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Top Causes Of Childhood Tooth Decay

42 PERCENT OF CHILDREN will get at least one cavity between ages 2 and 11, and tooth decay is the most common childhood disease. Why is it so common, and what can we as parents do to keep our children’s teeth healthy? Well, before we can fight childhood tooth decay, we have to understand what causes it.

Sippy Cups And Baby Bottle Rot

One of the biggest dangers to a child’s oral health comes from sugary drinks and the way children consume them. Whether the drink is soda, fruit juice, or even milk, the sugars in the drink will feed your child’s oral bacteria and increase the risk of decay. Sugars in drinks become particularly dangerous if a child has access to a bottle or sippy cup that they can keep drinking from over a long period of time, because their teeth are constantly exposed to more sugar.

This is such a common problem that it has actually earned its own name: baby bottle tooth decay, or bottle rot. Now, we aren’t suggesting a total ban on all sugary drinks, but the less time your child’s teeth are exposed to them, the better. Sugary drinks are much safer for teeth when consumed quickly at mealtimes. If a sippy cup or bottle is the only thing that helps your child fall asleep at naptime and bedtime, then the healthiest option for their teeth would be to fill it with water.

Sugary Snacks And Candy

Sugar doesn’t have to be in liquid form to cause trouble for the teeth, which brings us to our next oral health danger for children: snacks. Everything from candy to healthier options like cheese and crackers contains sugar. Every time we eat, our saliva needs at least half an hour to wash away all the remnants of the food, but when children have access to snacks all the time, their mouths never have a chance to recover.

So just like with sugary drinks, it’s best to consume sugary foods during mealtimes instead of nibbling on them throughout the day. Cutting back on treats with the most sugar, like candy, is also a good choice for dental health.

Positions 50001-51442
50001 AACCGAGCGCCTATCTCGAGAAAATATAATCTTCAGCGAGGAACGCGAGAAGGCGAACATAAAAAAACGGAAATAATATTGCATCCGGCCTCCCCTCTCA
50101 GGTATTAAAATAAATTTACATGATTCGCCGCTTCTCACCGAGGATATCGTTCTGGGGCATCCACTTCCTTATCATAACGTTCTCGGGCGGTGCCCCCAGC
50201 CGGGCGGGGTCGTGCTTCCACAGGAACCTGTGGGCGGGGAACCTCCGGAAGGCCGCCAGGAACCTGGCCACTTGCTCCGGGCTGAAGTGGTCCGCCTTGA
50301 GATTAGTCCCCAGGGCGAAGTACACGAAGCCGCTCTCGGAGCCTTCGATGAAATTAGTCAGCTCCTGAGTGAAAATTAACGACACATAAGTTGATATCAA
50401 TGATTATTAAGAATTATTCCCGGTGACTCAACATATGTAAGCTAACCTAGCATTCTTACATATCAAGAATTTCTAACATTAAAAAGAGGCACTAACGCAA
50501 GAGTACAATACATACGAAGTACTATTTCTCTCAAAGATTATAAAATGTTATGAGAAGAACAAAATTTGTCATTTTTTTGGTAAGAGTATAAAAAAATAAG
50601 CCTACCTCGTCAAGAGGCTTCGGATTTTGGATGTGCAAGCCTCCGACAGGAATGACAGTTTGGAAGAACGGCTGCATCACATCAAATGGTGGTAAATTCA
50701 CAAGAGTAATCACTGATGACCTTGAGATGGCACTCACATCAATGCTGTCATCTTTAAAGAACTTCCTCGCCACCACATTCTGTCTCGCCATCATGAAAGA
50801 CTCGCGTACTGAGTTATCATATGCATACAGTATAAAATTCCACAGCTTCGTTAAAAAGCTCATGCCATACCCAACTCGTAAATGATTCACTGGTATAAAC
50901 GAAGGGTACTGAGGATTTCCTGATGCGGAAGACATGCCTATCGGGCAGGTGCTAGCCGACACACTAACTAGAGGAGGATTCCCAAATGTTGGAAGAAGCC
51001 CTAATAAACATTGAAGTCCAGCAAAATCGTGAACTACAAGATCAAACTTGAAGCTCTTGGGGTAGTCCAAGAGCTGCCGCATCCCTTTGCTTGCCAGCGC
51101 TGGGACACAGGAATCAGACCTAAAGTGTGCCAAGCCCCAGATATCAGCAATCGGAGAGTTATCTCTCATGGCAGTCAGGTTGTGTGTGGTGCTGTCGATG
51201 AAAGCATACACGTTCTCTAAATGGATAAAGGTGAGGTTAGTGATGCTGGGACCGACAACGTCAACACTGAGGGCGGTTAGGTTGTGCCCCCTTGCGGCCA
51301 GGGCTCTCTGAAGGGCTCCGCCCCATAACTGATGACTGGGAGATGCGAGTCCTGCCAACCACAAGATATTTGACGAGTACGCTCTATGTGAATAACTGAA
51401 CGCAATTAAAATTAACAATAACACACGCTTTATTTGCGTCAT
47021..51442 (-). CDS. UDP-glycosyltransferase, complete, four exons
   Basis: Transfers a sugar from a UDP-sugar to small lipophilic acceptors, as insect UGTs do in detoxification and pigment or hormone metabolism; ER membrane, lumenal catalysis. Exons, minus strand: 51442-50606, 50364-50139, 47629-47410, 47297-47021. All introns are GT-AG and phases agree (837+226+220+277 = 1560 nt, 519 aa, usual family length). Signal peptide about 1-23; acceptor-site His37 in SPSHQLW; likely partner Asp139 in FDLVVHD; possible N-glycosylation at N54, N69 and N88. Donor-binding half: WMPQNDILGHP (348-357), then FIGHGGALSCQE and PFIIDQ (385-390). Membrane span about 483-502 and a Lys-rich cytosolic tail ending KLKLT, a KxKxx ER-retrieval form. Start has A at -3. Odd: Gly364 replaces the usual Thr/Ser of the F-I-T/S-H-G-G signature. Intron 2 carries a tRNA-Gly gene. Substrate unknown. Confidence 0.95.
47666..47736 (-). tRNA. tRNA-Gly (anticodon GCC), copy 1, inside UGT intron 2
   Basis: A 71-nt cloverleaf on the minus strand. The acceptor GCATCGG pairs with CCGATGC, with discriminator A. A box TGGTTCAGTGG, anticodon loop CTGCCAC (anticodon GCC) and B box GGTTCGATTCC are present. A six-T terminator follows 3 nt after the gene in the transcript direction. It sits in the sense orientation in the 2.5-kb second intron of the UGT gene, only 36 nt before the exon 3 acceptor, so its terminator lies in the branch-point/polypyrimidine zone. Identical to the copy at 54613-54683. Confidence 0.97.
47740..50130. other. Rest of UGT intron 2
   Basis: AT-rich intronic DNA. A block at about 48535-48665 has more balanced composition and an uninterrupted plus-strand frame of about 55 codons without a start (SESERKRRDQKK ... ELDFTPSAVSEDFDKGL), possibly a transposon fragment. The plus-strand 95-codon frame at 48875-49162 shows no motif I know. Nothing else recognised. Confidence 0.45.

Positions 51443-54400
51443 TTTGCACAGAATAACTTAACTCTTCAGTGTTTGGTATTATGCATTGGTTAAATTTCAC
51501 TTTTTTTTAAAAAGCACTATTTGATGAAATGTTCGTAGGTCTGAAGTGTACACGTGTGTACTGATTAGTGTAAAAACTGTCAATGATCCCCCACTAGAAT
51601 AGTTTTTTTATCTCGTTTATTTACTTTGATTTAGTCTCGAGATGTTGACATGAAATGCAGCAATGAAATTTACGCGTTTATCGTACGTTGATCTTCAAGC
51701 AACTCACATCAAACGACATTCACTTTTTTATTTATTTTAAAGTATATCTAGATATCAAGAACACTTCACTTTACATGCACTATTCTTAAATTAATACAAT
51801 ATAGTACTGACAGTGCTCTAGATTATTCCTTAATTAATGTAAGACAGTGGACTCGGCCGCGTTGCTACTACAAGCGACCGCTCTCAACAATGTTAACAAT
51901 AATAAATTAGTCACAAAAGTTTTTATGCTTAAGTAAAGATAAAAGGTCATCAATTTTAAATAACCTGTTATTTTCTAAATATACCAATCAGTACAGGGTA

What Parents Can Do

Apart from limiting juice-filled sippy cups and sugary snacks to breakfast, lunch and dinner, there is a lot that parents can do to ensure that their children remain cavity-free. The most important thing is teach them how to effectively brush their teeth and help them get to a point where it becomes a routine rather than a chore. Giving them a toothbrush and toothpaste they like will make this easier. And don’t forget to teach them about flossing! Also avoid doing things that will spread bacteria, such as sharing spoons or cleaning a dropped pacifier with your own mouth.

Here’s a fun demonstration you can do with your kids to show how soda affects teeth:

 

The Role Of Your Child’s Dentist

Even if you’re already doing everything in this post with your children, sometimes a cavity will still appear. Don’t get discouraged! Everyone’s teeth are different, which is why the final crucial thing you can do as a parent to help your child keep their teeth healthy is bringing them in to see us for cleanings and dental exams!

Keep up the good work raising kids with great oral health!

Top image by Flickr user Upsilon Andromedae used under Creative Commons Attribution-Sharealike 4.0 license. Image cropped and modified from original.

The content on this blog is not intended to be a substitute for professional medical advice, diagnosis, or treatment. Always seek the advice of qualified health providers with questions you may have regarding medical conditions.

Breastfeeding And Your Baby’s Oral Health

ALL FIRST-TIME PARENTS are faced with a seemingly endless stream of questions, decisions, and unknowns about how to raise and care for their new baby. One of the big ones is whether to breastfeed or bottle-feed.

There are passionate proponents of both options, some claiming that breast milk is far superior to formula while others claim that there’s little nutritional difference, so why not take advantage of the convenience of formula? We can’t make this decision for you, but, as dentists, we can weigh in on the effects of breastfeeding on a baby’s oral health and development.

Key Breast Milk Nutrients

Breast milk provides the nutrients your baby needs to grow healthy and strong, such as:

  • proteins like casein, which helps build strong jaw muscles,
  • fatty acids crucial for brain development, and
  • vitamins that are vital for dental development.

All of these nutrients are important factors in helping reduce tooth decay once those baby teeth make their debut. One nutrient that breast milk lacks, however, is vitamin D, an essential component in good oral health because it helps the body absorb calcium. Older children and adults get vitamin D from sunlight, but that can be risky for babies, so formula and supplements are safer sources.

Facial Development And Bite

Leaving aside the nutrients of breast milk versus formula, studies have shown that the actual act of breastfeeding is better for a growing baby’s jaw and facial structure than bottle-feeding. Breastfeeding will help give your baby strong jaw muscles and healthy gums, which will decrease their chance of developing a malocclusion (bad bite) and requiring orthodontic treatment in their teens.